If you have warmed yourself with the light of God, how can you share that light with someone else this week?
1 Corinthians 2:1-12, (13-16)
Paul reminds the Corinthians of their first meeting. The gospel was proclaimed simply, in an accessible way. The essence of the gospel is Jesus. The words are not as important as their content. The God who died on the cross is the central message. This is an Epiphany message. The child born and revealed to the magi is the child crucified and revealed to the world.
Paul adapts his message to the audience but is clear that not everyone “gets it.” Those trying to gain control of the young congregation by aligning with different factions (see 1 Corinthians 1:10-17) must now align themselves with the principal message of Jesus crucified. It is a simple message but perhaps too simple for some. The message of the gospel doesn’t always make sense by our standards. And if we think of God’s love for the world in purely mathematical ways, it will never add up. It is something that must be experienced. “For what human being knows what is truly human except the human spirit that is within?” The experience of God is brought about by God, initiated by God and revealed by God.
How has your life been changed by an experience of God?
Today’s gospel reading is near the beginning of the Sermon on the Mount and provides a bridge between two important sections of this long discourse. Jesus has concluded the familiar beatitudes “blessed are the poor ” and here identifies his audience more specifically: “you are the salt of the earth . . . you are the light of the world.” I have always been struck that he didn’t say “You are like salt” but that salt and light are who we are. Our interactions in the world matter.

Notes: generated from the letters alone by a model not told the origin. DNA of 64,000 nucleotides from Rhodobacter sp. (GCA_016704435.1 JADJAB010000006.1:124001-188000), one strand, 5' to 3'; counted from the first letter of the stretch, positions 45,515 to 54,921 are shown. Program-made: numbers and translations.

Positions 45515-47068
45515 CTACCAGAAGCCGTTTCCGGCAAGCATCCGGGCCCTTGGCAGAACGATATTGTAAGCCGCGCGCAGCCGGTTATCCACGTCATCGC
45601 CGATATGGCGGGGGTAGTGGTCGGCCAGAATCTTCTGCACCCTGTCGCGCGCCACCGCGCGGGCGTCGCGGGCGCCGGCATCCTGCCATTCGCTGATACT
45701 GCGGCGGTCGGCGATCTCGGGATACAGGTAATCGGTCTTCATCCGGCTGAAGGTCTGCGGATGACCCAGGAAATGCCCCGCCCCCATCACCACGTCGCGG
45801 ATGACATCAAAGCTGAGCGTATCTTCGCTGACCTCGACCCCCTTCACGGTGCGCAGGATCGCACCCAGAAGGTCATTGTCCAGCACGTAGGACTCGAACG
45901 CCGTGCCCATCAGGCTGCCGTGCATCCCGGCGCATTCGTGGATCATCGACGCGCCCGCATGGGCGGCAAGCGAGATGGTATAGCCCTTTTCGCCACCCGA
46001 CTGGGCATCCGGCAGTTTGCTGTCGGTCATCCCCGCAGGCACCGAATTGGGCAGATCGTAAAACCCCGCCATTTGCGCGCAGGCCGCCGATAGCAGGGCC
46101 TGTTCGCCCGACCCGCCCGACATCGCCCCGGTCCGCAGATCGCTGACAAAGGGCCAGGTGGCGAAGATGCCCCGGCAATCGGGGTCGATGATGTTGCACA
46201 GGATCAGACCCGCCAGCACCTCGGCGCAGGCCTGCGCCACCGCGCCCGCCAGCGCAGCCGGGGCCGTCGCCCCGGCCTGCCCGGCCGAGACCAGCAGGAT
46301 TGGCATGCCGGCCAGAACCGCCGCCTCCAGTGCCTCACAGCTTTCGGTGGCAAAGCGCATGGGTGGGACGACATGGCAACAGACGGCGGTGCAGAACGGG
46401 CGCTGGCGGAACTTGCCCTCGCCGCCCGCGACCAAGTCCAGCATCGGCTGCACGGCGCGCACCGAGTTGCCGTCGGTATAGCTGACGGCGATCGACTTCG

Many of us feel used up, tired. Salt that is no longer salty is useless. But here’s some good news: We can’t not be salt; we can only stop acting like it. We can only stop being salty to the world. God’s light is never extinguished, we can only choose to hide it or let it shine.
Jesus continues this idea when he speaks about the Law and the prophets. We think of the law as a way to measure the rightness or wrong-ness of our or someone else’s actions. But like the Old Testament reading today, the law identifies who is already living in right relationship with God. Jesus makes his point when he says that he fulfills the law. Jesus has a high regard for the law, for the relationship with God that it identifies. Those who follow Jesus, who seek to live in right relationship with God and with the world will discover that they remain salty, and the light of Christ will be revealed in their life.
Think about where your daily actions reflect your experience of God.
We are the light of the world. Where do you choose to hide rather than shine your light?